IMNSHO:
The whole CAP NCO program as it exists today is nothing but an ego stroking program for current and former military NCOs. It has been said that NCOs are the backbone of the military – and this is absolutely true – the same cannot be said with CAP. CAP does not have the cast system the military does, and adopting it would likely close many units and cause a major drop in membership.
Points:
1. Only current and former military NCOs can be CAP NCOs. As such they are expected to pass on the military knowledge for CAP. Fine, until you start letting non-military personnel be NCOs. Then how do you gain the knowledge? Establish a course for them. Great! But why limit it to NCOs? Why not make it available to ALL senior members?
2. We have no NCO specific duties. Any CAP member can fill any position.
3. Four years on and there is still a statistically insignificant number of CAP NCOs.

The NCO program, as dreamt, was the special project of a former national commander. Once he left the position, the program began to wither. Currently, the reg revision rewrite is being blamed for not making progress on it, but there has not been any guidance regarding it from National since it was unveiled. The program was ramrodded through to prevent other ideas from being considered.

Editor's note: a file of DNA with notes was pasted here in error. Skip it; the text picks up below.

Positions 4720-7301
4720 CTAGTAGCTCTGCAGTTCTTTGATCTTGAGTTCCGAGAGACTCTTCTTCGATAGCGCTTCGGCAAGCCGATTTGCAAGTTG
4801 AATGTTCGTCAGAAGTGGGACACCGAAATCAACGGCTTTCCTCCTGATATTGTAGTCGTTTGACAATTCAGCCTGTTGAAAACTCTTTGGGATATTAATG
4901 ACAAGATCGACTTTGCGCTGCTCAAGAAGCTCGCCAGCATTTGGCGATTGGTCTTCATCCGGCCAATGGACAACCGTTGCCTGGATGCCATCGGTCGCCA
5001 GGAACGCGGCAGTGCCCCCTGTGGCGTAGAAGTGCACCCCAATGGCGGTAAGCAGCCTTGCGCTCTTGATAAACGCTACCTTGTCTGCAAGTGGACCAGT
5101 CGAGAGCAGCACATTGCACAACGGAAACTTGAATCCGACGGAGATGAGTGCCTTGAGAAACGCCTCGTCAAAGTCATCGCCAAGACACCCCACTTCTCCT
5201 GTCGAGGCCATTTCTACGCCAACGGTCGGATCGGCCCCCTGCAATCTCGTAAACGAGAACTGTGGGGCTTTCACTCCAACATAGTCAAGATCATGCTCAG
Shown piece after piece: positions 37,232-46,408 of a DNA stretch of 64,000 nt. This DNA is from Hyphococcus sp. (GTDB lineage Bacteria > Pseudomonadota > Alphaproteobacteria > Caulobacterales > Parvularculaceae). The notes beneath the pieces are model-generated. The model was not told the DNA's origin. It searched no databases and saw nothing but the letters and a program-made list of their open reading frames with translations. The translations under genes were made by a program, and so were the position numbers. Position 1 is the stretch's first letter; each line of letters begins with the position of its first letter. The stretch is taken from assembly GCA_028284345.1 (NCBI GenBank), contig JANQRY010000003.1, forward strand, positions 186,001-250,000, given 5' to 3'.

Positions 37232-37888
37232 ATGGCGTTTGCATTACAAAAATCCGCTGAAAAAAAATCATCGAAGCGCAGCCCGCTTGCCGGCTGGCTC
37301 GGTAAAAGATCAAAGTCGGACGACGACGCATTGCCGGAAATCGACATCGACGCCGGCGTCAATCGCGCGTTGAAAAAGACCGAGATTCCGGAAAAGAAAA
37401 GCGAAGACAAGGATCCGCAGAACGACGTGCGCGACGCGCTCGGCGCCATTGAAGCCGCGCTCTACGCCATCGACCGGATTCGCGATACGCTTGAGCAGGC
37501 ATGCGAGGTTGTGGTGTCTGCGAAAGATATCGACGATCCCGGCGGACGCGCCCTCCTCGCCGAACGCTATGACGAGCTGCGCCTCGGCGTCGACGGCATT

So because I'm an NCO, I'm on an ego trip? If anyone is, it's the officer that walks into the room at a meeting and starts chewing out another SM in front of everyone because he thinks his rank actually means something. I have seen more officers in CAP stroke their own egos in CAP because they think they are something they are not. I have never acted the way I would on active duty, have never chewed out someone, or disrespected someone because I thought I had that right because of my rank as an NCO, but I have seen it from plenty of officers. I don't wear stripes because I think I am better than anyone, or it gives me some certain power to treat people like they are beneath me. I chose to be an NCO because I like wearing stripes, it is ascetically pleasing to me! 
Title: Re: NCO selling points and benefits??
Post by: arajca on August 14, 2017, 12:54:44 PM
IMNSHO: